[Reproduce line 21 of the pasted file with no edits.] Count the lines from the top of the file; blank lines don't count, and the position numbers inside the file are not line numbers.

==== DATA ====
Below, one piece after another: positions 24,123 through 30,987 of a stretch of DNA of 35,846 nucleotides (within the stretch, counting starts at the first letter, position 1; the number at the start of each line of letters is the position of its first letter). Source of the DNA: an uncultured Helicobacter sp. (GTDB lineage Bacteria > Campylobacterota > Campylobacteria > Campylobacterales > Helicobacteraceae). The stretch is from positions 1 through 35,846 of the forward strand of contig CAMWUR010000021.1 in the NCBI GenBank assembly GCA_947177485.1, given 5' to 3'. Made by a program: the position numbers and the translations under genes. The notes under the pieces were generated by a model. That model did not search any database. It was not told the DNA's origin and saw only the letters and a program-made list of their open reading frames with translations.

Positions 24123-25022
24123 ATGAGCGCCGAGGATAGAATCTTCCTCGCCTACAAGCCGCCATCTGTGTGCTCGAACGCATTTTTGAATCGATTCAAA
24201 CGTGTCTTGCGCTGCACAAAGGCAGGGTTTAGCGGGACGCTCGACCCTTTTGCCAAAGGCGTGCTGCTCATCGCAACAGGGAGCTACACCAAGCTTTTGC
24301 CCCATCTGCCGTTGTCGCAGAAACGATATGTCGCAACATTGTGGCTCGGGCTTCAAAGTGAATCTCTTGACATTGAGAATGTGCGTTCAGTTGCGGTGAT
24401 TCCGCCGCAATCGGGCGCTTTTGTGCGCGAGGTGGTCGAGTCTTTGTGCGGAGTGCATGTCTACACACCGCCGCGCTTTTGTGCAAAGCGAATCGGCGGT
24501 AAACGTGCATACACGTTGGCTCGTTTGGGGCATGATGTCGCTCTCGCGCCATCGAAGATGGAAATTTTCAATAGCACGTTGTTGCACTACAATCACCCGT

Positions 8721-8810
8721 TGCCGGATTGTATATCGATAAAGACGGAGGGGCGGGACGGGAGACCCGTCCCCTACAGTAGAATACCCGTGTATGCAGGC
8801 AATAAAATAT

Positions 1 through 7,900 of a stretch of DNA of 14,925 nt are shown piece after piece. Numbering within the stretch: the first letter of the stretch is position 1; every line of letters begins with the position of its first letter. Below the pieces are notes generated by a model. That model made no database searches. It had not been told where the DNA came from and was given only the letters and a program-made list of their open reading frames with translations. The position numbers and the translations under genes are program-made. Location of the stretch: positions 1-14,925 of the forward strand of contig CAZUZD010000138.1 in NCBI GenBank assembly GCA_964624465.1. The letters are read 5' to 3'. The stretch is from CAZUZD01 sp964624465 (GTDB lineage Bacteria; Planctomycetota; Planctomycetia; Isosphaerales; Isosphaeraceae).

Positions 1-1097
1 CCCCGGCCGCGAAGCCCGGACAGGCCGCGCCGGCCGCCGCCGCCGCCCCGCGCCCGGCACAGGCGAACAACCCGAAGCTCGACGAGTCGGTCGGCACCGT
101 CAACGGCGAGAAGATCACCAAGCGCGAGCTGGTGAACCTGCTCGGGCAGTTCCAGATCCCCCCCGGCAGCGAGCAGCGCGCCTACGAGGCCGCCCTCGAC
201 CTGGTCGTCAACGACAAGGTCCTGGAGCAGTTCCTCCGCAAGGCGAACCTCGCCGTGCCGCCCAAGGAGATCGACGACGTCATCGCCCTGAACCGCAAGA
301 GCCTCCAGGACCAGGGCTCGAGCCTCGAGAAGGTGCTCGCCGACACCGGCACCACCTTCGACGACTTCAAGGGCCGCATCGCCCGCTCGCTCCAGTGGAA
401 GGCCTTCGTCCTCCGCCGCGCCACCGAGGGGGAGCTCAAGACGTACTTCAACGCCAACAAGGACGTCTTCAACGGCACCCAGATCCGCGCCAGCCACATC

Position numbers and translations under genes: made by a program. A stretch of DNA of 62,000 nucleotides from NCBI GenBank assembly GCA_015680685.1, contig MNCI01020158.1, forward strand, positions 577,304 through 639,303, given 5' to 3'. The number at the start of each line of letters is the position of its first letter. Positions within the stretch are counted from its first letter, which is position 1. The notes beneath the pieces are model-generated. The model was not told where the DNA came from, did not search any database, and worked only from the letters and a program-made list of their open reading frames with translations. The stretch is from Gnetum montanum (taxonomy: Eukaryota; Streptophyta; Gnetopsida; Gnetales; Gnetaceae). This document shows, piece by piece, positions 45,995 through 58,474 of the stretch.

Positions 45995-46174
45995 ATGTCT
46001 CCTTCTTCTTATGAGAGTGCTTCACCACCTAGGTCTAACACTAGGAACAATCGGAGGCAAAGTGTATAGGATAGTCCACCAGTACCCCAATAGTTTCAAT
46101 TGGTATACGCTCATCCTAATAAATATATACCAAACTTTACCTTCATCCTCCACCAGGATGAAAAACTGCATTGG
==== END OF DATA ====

46001 CCTTCTTCTTATGAGAGTGCTTCACCACCTAGGTCTAACACTAGGAACAATCGGAGGCAAAGTGTATAGGATAGTCCACCAGTACCCCAATAGTTTCAAT